Area 51
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Area 51 Engineer Reveals The Secrets Behind the Mysterious Base

Former Veteran and Author TD Barnes Dives Deep into The Real Story Behind Area 51

Since the CIA first revealed its existence in 2013, Area 51 has been host to exotic engineering projects both real and imagined.

Now, in the most recent episode of “Rebelliously Curious,” The Debrief’s Chrissy Newton sits down with Area 51 veteran engineer TD Barnes to learn about his decades working at the top-secret facility, how he and the other men who worked there still stay in touch all of these years later, and all of the top-secret things he did that he is finally able to reveal.

Barnes tells Newton he was first brought into the CIA-run Area 51 because of his expertise in cutting-edge radar systems he had used during his time with the United States Army. “Basically RADAR, I’m the electronic guy,” said Barnes. “I was the hypersonic specialist. I was tracking fast planes.”

That skill, said Barnes, along with his strong professional and personal resume, led the CIA to target him to work on the A-12. “We were developing the fastest plane that’s ever been built,” Barnes tells Newton. “And the A-12 actually flew higher and faster than the SR-71.”


An artist’s rendering of the upcoming SR-72. (Image: Lockheed Martin)


“Because it remained top secret until 1991, the SR-71 set all kinds of speed records,” Barnes adds with a sardonic smile. “But from day one, we were faster and higher flying.”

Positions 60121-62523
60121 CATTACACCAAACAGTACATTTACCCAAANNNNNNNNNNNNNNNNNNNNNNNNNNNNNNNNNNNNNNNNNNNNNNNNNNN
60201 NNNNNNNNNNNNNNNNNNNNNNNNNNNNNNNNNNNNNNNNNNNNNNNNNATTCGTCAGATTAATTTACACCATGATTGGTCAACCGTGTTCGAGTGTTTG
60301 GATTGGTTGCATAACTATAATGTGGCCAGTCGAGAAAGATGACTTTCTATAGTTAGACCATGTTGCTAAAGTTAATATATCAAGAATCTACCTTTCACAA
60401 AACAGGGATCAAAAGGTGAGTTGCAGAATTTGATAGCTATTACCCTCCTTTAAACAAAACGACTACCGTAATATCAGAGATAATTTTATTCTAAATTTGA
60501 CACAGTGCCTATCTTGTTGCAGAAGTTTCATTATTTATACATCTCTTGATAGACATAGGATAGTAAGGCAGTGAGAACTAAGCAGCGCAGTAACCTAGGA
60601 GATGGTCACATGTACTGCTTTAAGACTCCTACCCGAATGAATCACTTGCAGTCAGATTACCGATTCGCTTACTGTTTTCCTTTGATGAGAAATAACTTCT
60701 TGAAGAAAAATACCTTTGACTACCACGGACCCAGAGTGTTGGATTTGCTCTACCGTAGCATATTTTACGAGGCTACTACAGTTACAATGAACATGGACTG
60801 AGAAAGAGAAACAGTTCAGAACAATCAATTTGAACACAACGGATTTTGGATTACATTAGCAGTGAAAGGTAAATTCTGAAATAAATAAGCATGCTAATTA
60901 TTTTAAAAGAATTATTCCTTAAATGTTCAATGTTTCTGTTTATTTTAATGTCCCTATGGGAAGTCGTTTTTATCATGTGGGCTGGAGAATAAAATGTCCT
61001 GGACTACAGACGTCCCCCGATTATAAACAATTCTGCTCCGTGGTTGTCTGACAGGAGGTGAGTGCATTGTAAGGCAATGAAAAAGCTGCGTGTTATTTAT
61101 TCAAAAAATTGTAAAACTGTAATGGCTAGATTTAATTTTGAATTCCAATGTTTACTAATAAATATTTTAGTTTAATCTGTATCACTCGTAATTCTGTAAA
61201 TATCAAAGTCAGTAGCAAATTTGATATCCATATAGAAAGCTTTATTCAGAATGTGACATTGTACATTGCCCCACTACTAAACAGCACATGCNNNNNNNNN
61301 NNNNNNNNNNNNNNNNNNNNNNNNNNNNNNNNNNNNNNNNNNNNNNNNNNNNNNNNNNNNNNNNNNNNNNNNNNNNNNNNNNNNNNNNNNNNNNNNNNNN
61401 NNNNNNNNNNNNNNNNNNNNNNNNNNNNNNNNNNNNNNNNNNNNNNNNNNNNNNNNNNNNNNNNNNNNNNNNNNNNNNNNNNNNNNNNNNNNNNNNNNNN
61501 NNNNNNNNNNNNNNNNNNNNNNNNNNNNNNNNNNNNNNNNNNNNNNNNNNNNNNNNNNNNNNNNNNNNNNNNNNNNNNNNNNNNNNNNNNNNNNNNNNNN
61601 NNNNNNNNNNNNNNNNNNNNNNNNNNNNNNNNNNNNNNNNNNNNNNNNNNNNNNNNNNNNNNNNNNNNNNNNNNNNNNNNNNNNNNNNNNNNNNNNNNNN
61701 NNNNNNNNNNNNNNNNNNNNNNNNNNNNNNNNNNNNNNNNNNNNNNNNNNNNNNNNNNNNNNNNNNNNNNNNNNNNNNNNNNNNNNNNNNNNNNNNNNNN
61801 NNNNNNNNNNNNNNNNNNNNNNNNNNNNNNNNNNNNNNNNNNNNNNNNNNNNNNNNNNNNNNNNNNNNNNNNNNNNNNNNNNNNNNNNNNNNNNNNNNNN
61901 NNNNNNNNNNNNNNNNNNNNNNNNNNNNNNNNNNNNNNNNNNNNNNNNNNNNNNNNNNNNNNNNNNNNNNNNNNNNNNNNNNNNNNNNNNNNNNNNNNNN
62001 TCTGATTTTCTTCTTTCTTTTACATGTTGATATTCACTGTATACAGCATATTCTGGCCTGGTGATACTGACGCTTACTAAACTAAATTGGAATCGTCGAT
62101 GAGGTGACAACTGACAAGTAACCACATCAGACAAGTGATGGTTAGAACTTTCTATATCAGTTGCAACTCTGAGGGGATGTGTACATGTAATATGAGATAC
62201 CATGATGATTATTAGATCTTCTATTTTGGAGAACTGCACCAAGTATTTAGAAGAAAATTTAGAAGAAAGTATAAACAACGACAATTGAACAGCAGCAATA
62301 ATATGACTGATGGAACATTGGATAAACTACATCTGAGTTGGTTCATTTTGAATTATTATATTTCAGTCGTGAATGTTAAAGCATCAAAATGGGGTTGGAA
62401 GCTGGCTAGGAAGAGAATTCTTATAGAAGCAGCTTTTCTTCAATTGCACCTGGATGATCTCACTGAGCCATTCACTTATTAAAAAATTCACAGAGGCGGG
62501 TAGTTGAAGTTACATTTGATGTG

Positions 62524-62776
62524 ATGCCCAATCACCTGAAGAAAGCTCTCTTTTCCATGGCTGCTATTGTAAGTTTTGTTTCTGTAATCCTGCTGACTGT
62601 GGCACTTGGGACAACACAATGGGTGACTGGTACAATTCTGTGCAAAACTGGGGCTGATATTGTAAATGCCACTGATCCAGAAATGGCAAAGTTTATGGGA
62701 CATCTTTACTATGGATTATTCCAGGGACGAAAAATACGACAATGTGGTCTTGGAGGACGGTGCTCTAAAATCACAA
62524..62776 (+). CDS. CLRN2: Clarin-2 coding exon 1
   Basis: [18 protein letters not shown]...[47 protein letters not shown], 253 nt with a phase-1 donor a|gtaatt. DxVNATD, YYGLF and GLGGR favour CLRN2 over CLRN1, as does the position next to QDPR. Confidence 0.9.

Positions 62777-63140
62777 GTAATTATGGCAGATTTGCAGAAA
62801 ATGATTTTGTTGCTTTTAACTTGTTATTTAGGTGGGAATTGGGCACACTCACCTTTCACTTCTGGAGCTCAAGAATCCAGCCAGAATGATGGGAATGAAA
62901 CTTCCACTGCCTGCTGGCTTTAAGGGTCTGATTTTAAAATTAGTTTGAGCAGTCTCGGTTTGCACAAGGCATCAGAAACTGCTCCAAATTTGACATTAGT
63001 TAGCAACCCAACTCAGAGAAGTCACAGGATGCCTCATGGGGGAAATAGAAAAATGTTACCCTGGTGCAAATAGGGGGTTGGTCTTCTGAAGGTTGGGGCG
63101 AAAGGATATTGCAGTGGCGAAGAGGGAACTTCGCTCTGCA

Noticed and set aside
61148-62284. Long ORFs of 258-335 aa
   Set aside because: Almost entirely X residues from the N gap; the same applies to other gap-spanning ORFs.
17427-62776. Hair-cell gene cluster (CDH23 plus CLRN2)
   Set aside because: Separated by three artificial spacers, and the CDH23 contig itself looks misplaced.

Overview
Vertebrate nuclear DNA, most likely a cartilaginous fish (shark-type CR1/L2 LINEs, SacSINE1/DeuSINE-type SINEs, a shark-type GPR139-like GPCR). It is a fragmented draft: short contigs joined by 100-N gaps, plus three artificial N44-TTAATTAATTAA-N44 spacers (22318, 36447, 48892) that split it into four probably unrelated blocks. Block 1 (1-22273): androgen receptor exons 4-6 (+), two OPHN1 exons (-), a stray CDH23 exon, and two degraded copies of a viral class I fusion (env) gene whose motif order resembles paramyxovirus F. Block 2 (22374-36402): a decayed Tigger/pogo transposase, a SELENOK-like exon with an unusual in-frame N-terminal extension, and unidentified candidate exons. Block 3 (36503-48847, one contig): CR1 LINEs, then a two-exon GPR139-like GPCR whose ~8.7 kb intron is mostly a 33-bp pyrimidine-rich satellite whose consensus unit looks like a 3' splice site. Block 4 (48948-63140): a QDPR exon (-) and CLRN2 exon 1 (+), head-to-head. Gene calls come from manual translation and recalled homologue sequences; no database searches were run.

Barnes explained all of the technical challenges of making a plane that flies at Mach three, and at an altitude over 60,000 feet.

“Even the windshield gets to 800 degrees,” said Barnes, noting how this extreme heat not only necessitated the use of Titanium just like the SR-71, but also forced the team to invent an entirely new set of tools and equipment just to work with the incredibly hard metal. “We had to invent the fuel we used in them, new hydraulics, everything had to be reinvented for that plane.”

“We could have gone even faster if it wasn’t for the heat,” added Barnes. “Temperature was our biggest enemy.”

Next Barnes talks about the incredible advances made in RADAR systems during his long tenure at Area 51, noting that “we got it (the radar signature) down to where a bird showed up more [prominently] than the prototype.”

In fact, added Barnes, they were so successful in minimizing the plane’s radar signature that the vehicle itself was no longer the biggest risk factor for enemy detection. “We got the prototype down to where the rim of the pilot’s glasses showed up more than the plane did. And that was before computers.”

With recent declassifications, Barnes said he is finally able to talk about his work, including the rigorous selection process he and his fellow engineers underwent, a process he says eliminated 3 out of every 4 otherwise perfectly qualified candidates. “If your wife talked too much, or she gambled too much, that was it,” said Barnes “Your family could get you disqualified.”